SMD subtypes (sensory over-responsiveness [Yes/No] vs. Non-SMD, and sensory under-responsiveness [Yes/No] vs. Non-SMD] and age were found to be significantly related to CRPS in both univariate and multivariate models. Table 3 shows the adjusted odds ratios, 95% confidence intervals and level of significance when both variables were in the model. The odds ratio for age is presented in 5-year increments for ease of interpretation. For a patient with sensory over-responsiveness the risk of CRPS is 2.68 times higher than a subject without SMD, and for a subject with sensory under-responsiveness the risk is 8.21 times higher than a subject without SMD.

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Table 3. Odds-ratios 95% Wald confidence limits and level of significance of risk factors for CRPS (N = 248).

https://doi.org/10.1371/journal.pone.0201354.t003

The regression model coefficients were then used to derive a risk score (or probability index) as P = eY/ (1+eY), where Y is a linear combination of the model coefficients. The risk score is presented on a scale of 0 to 1, where the higher the score the more likely the person is to have CRPS. From our model, we derived Y, the linear function of the regression coefficients to be:

This equation was depicted by an effect plot (Fig 1) to easily derive the score of an individual. Fig 1 demonstrates that while the risk score of a 30-year-old Non-SMD person to develop CRPS is about 10%, the score for the same age person with sensory under-responsiveness is nearly 60%. Moreover, a person who is 60 years old and Non-SMD has a score of 50%, while for the same age person with sensory under-responsiveness has a score of 90%. Thus, a person with sensory under-responsiveness is more likely to develop CRPS compared to NON-SMD person of the same age of 60.

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Fig 1. The risk probability for CRPS by SRQ-IS score.

Non-SMD—no sensory modulation dysfunction; SOR—sensory over-responsiveness; SUR—sensory under-responsiveness. The risk index probability for CRPS takes into account the type of the sensory responsiveness i.e. over- or under-responsiveness (assessed by the SRQ-IS) and the person’s age (age is a continuous variable, so the fitted line can extend beyond the actual data).

https://doi.org/10.1371/journal.pone.0201354.g001

4. Discussion

This study found that SMD together with age, contributed to explaining the presence of CRPS, thus, SMD and age may be potential risk factors for CRPS. Interestingly, being sensory under-responsive is associated with a higher likelihood of CRPS than being sensory over-responsive, or older in age. However, CRPS severity was not significantly different between SMD sub-types within patients with CRPS.

The leading sensory symptoms in CRPS are spontaneous and evoked pain, thus resulting in pain hypersensitivity (allodynia or/and hyperalgesia), but at the same time non-noxious sensory loss (hypoesthesia) also occurs [8, 47, 48]. In a study performed on 298 patients with less than 6 months duration of CRPS, results demonstrated a combination of sensitivity to painful stimuli and a moderate loss of sensitivity to non-painful stimuli. Importantly, the sensory loss was higher than previously documented, pointing at either excessive central inhibition or minimal nerve injury [48]. Sensory detection reduction together with spontaneous pain and allodynia or hyperalgesia can be either due to peripheral nerve lesion and successive spontaneous rostral afferent pathways activity [49] or be secondary to nociceptive stimuli, that is, pain-induced hypoesthesia [50, 51]. Further, a study performed on chronic CRPS patients also found warm and cool hypoaesthesia as well as hot and cold hyperalgesia, and importantly demonstrated a similar pattern of findings when the non-affected hand was tested. The authors suggest pathophysiological changes occurring sub-clinically in the non-affected hand, indicative of a central nervous system involvement [26]. Interestingly, a different perspective validates a predisposition of inter-individual differences serving as risk factors for developing CRPS, namely pre-existing pain mechanism alterations [47].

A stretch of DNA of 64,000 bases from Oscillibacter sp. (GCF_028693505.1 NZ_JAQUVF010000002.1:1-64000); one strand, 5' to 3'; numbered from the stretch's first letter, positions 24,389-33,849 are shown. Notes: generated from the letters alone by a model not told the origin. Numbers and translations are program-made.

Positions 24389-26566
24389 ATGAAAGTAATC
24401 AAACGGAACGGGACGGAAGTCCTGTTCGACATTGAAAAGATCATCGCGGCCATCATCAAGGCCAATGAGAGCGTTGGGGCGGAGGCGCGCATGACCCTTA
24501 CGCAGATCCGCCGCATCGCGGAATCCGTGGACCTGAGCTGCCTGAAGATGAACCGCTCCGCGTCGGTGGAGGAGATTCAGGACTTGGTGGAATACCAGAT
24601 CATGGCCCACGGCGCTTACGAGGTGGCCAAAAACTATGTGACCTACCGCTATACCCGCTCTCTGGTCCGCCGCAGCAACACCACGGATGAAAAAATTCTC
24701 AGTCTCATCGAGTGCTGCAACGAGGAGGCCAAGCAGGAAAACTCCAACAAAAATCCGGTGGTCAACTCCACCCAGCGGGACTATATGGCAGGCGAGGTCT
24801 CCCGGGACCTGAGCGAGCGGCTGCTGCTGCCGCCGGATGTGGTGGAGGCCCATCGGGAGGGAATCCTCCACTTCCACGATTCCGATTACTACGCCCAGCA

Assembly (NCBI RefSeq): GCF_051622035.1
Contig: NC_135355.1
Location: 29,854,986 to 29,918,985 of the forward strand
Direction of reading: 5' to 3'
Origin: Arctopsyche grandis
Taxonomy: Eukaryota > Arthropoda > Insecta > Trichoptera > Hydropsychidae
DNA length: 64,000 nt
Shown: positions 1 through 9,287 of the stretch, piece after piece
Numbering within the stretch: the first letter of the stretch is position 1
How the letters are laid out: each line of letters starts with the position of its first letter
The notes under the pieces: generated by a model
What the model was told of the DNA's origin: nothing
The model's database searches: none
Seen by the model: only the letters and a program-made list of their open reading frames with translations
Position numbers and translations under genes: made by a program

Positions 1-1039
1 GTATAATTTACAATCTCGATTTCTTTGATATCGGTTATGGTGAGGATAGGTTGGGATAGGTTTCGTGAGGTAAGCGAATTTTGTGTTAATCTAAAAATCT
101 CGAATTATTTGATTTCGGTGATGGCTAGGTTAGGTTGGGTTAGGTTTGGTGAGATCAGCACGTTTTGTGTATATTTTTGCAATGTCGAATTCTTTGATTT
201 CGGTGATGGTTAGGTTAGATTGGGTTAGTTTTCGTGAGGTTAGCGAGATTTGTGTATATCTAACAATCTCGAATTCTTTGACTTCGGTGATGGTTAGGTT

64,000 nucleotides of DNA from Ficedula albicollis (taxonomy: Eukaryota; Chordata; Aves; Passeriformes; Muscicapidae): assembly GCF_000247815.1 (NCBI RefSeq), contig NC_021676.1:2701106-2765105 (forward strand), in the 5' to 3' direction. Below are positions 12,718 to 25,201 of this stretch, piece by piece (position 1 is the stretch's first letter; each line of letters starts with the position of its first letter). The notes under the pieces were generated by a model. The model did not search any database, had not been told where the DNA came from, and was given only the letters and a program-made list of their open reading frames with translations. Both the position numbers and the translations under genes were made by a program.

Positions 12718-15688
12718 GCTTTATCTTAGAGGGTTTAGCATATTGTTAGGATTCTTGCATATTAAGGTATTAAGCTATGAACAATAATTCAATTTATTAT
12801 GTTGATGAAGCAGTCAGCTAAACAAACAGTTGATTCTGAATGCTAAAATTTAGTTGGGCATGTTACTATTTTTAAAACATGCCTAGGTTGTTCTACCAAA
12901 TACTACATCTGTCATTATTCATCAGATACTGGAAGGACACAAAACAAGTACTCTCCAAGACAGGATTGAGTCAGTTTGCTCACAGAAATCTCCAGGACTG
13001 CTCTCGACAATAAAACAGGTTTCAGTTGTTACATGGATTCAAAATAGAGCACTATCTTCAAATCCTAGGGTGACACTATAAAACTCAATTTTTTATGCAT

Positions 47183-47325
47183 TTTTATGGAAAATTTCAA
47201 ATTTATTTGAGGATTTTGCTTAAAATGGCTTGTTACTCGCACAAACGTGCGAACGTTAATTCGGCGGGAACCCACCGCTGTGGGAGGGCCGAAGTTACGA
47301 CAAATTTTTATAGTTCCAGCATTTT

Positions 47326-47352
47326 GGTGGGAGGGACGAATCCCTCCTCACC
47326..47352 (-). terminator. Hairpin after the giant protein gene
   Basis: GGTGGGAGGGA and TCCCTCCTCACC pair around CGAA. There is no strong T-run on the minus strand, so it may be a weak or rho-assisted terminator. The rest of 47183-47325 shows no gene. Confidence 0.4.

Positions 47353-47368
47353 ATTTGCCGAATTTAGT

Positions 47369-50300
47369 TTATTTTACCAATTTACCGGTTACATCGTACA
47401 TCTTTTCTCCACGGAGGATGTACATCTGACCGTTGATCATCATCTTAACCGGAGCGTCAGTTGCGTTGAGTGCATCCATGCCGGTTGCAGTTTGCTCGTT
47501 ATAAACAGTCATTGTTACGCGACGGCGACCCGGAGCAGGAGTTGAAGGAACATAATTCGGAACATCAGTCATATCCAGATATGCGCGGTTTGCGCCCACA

Indeed, endogenous pain modulation was tested in 27 patients with CRPS compared with age-matched healthy controls [47]. Findings revealed reduced adaptation to repetitive painful stimuli in patients with CRPS, both on the affected and unaffected hands when compared to healthy controls. Furthermore, patients with CRPS significantly demonstrated enhanced hyperalgesic areas on the affected side. Both findings were not correlated to individual disease symptoms. Therefore, the authors suggested that the changes could be a result of CRPS but also may point to pre-existing individual differences serving as a risk factor for CRPS development. Thus the presence of premorbid endogenous pain modulation alterations may also be assumed [47, 52].

Sensory over- and under- responsiveness are both manifestations of SMD. Testing pain perception in daily life contexts, outside the laboratory, indicated that SMD in otherwise healthy individuals co-occurs with daily pain sensitivity [28]. Interestingly, individuals with SMD have also demonstrated pain perception alterations in response to laboratory quantitative sensory testing of pain stimuli [41, 45]. Such alterations include hyper-sensitivity (hyperalgesia) and/or pain lingering sensations (pain after-sensation) compared to healthy controls, which are suggestive of compromised endogenous pain modulation [41]. Persistent activation of facilitation enhances neuronal sensitization in the dorsal horn and contributes to a state of chronic pain [5355]. This co-occurrence of pain sensitivity (i.e. CRPS) and SMD could be explained by Mouraux et al’s (2011) study exploring whether there are indeed specific brain regions processing pain, referred to as the pain matrix [56]. The network of brain areas in the pain matrix revealed a significant BOLD fMRI response to stimuli, whether it was nociceptive or other. Specifically, nociceptive and non-nociceptive somatosensory stimuli evoked indifferent responses in S1 as well as in some portion of S2, indicating that part of the neural activities determining the BOLD response are evoked by non-nociceptive or nociceptive stimuli. These fMRI findings therefore propose that the network of regions, (i.e. the pain matrix), is likewise involved in nociceptive and non-nociceptive processing [56].